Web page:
Doctorate Degrees in Anthropology

Compare 19 PhD Programs in Anthropology

Anthropology

Anthropology is the study of humanity that combines the natural and social sciences. The sub-fields of anthropology include cultural anthropology, physical anthropology, linguistic anthropology, and archeology.

There are many universities that offer PhD Anthropology programs with many research concentrations. A PhD Anthropology program usually consists of coursework, research that is conducted outside of the candidate's geographical area, and a dissertation. Examples of topics of study for PhD Anthropology are urban anthropology, culture and cognition, historic and public archeology, anthropology of development, and ethnicity. Graduates with a PhD Anthropology degree often become professors in universities, or take positions in research institutes, non-profit organizations, government agencies, and private companies.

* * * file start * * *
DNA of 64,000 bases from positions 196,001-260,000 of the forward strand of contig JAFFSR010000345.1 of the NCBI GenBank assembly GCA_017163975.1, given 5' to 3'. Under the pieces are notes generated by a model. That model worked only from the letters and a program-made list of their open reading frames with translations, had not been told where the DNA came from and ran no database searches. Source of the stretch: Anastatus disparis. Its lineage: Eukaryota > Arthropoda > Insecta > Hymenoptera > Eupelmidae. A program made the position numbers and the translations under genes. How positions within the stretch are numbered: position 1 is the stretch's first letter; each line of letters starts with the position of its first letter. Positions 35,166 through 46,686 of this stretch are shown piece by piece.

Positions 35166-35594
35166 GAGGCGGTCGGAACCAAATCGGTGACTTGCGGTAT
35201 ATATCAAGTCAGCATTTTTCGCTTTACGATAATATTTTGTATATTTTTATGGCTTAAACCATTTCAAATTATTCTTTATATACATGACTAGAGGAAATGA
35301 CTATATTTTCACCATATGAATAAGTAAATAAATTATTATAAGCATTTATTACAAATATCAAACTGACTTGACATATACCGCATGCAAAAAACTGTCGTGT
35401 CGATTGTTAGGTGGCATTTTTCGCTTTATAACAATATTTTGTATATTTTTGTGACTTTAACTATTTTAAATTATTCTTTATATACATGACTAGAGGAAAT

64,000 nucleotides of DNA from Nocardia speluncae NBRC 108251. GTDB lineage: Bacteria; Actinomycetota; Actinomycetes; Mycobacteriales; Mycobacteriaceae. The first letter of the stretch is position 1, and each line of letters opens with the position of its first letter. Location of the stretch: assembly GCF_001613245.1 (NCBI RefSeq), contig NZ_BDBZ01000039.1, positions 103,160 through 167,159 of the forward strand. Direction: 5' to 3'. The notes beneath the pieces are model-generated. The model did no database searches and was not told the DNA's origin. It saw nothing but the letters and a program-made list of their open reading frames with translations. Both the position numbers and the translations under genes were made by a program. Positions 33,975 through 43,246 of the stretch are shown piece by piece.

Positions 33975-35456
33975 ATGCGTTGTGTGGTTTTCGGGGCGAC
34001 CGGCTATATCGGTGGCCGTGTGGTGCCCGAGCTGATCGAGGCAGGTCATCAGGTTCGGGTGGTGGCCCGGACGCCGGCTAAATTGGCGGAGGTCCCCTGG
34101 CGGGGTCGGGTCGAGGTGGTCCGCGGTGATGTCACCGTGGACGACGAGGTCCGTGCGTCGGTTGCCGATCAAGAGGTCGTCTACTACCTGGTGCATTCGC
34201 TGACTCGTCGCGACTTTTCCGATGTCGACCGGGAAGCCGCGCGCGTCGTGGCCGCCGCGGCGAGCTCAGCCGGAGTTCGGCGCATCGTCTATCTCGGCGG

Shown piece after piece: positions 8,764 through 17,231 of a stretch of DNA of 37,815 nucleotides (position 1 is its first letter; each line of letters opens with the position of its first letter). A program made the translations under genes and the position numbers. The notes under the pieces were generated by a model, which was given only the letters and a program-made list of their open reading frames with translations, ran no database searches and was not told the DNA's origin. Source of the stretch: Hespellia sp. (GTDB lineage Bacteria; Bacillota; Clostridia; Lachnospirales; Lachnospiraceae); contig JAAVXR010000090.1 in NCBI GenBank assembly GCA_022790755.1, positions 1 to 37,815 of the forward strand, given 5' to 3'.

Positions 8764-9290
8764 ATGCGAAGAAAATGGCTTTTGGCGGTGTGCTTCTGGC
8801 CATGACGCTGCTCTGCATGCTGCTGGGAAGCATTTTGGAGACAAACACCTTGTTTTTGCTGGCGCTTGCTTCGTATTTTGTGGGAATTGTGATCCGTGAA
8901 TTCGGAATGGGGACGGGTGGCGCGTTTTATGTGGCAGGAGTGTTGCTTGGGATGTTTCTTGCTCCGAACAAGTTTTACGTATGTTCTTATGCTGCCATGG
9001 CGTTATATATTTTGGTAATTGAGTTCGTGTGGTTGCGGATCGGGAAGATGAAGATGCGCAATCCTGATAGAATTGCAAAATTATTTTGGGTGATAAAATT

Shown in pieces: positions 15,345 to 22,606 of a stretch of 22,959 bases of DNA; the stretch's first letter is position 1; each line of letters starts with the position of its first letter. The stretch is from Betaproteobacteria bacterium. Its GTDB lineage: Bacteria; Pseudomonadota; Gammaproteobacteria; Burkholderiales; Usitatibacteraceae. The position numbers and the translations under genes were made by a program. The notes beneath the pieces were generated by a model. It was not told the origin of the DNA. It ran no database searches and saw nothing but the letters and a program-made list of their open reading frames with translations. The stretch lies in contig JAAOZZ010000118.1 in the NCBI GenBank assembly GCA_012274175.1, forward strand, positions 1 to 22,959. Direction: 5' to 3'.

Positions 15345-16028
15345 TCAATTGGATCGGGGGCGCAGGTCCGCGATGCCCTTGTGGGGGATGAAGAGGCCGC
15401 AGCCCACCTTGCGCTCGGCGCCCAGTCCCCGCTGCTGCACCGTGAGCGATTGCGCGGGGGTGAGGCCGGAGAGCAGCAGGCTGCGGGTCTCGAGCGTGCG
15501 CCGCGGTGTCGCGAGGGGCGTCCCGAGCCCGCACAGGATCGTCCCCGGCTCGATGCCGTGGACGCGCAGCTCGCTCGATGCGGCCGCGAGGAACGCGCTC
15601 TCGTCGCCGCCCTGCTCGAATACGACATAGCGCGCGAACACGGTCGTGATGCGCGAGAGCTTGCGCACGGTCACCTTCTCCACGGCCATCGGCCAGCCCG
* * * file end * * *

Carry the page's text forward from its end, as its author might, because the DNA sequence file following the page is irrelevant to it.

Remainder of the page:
If you are interested in a PhD Anthropology degree, then scroll through the options below and find the education you have been searching for!

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International and Multicultural Education (Ed.D.)

University of San Francisco - School of Education
Campus Full time Part time 5 years August 2017 USA San Francisco + 1 more

The Ed.D. in International and Multicultural Education (IME) is dedicated to understanding formal and informal education within diverse sociocultural, linguistic, political and economic contexts. [+]